Although there is no historical record of the first candles used by man,
clay candle holders dating from 4,000 -3,000
B.C. have been found in Egypt
and a bronze
candleholder was found in (Tutankhamen's
tomb) so they have been credited as the first
ones to develop candles. However, the Ancient
Egyptians used rushlights
or torches, made by soaking the pithy
core of reeds in molten tallow. The
no wick like a candle. It is the Romans
who are credited with developing the wick candle, using it to aid travelers
at dark, and lighting homes and places of worship at night.
Most ancient candles were fueled by a variety of
natural substances. Like the early Egyptians,
the Romans relied
on tallow, gathered
from cattle or sheep suet, as the principal ingredient of candles.
used the wax from an insect. In India
the wax from cinnamon
was used, as the use of animal fat was outlawed. Early American
Indians used a candlefish,
by sticking it into a spear and lighting it and in Shetland,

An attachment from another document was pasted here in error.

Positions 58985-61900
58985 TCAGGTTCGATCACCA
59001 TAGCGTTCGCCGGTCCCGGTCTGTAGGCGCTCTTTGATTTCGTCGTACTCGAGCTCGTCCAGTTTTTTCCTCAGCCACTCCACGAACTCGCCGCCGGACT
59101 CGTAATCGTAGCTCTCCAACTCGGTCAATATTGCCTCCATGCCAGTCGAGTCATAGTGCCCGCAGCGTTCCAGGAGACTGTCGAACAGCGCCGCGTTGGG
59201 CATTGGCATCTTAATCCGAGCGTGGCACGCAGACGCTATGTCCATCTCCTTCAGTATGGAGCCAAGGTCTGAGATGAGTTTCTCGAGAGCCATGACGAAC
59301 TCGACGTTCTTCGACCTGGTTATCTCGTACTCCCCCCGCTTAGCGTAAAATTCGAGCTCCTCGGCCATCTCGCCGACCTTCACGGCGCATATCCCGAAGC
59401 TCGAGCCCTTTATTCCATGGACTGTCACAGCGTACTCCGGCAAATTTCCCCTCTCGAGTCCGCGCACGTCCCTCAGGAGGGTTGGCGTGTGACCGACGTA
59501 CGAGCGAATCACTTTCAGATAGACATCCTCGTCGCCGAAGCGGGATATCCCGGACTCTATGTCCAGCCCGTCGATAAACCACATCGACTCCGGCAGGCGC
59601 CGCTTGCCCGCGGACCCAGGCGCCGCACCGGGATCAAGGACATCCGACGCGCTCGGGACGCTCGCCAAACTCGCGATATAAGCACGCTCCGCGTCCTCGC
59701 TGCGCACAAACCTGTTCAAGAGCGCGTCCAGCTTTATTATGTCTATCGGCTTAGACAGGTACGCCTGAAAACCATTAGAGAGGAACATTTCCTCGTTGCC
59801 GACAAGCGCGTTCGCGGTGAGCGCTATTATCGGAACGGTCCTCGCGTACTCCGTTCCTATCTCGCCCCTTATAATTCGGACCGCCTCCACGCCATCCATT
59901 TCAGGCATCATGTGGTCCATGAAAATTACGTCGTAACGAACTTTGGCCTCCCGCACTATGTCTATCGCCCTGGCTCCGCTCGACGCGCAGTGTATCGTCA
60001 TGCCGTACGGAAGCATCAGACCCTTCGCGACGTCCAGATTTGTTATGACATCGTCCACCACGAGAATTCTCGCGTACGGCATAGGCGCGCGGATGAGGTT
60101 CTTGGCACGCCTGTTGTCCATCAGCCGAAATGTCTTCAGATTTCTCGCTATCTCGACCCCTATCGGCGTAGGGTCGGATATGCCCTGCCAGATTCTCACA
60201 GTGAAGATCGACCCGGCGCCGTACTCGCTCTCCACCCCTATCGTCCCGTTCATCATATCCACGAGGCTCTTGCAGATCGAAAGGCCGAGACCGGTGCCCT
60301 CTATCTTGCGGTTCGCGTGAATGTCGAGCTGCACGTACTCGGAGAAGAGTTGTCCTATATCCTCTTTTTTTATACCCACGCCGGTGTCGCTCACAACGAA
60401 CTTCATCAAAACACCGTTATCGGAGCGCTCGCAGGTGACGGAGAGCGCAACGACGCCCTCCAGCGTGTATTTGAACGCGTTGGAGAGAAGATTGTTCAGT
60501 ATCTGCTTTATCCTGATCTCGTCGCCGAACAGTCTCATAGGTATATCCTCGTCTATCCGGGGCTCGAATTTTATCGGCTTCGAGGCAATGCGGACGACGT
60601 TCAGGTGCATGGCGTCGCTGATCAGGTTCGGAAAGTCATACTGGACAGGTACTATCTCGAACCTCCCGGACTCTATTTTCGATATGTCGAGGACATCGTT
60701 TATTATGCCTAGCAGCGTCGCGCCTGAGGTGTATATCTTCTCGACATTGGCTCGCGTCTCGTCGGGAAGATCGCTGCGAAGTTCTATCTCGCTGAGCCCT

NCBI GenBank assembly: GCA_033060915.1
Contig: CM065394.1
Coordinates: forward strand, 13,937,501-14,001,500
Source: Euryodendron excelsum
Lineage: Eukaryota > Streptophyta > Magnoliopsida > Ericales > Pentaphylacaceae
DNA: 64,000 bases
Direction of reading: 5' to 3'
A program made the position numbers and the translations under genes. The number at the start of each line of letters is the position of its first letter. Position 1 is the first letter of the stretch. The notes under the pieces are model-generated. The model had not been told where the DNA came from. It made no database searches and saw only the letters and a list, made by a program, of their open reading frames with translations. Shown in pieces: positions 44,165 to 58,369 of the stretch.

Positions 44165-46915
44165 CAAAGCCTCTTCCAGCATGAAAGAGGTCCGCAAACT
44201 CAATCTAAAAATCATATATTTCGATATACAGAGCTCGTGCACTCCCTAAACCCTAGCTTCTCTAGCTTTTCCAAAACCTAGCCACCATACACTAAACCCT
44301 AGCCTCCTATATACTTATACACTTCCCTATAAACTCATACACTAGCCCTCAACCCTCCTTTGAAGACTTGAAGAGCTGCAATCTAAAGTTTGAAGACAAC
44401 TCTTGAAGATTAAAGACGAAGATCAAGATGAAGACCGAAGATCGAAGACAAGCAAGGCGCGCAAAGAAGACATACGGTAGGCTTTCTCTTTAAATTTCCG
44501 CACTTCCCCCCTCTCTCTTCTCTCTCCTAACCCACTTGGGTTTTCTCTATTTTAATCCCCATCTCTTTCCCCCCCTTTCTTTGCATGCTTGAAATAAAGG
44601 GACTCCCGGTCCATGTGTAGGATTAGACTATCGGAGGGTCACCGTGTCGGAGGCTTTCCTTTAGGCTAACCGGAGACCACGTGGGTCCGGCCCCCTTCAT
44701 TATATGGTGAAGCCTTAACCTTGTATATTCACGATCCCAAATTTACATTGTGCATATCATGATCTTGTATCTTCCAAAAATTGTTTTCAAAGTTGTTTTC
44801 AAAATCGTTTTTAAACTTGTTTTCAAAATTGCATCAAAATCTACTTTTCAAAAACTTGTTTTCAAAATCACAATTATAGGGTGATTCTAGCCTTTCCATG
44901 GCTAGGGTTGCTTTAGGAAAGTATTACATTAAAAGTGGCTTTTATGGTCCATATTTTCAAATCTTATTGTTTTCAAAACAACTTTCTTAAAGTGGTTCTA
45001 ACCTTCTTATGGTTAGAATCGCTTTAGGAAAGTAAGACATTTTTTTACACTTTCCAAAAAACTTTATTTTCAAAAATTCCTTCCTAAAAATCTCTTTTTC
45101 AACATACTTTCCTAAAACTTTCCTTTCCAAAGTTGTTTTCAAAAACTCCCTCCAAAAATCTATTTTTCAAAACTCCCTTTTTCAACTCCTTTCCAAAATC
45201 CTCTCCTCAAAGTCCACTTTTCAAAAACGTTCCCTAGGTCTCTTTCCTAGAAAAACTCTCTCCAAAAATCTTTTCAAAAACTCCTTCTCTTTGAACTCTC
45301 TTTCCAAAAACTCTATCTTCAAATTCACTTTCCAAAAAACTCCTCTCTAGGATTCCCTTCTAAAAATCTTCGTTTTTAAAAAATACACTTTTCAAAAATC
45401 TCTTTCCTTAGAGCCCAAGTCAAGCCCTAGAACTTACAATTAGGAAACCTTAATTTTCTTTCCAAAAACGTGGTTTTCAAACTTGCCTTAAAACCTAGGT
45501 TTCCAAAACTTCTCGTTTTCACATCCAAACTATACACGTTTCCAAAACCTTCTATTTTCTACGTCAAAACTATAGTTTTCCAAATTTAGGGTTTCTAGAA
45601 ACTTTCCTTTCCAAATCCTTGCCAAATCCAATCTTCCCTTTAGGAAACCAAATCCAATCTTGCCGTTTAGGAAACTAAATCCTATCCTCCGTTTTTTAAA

wicks were jammed down the throat of a sea
bird and lit.
It was not until the Middle Ages when beeswax,
a substance secreted by honey bees to make their honeycombs, was introduced.
were a marked improvement over those made with tallow, for they did not
produce a smoky flame, or emit an acrid odor when burned. Instead, beeswax
burned pure and clean. However, they were expensive, and, therefore,
only the wealthy could afford them. In Medieval times, beeswax
was an accepted payment for a Church tithe. In the 1700's, a substance
from the head of the sperm whale called Spermaceti,
was used because it burned slowly. Up until the 15th century, all
candles were dipped. A French inventor created wooden molds
in this timeframe.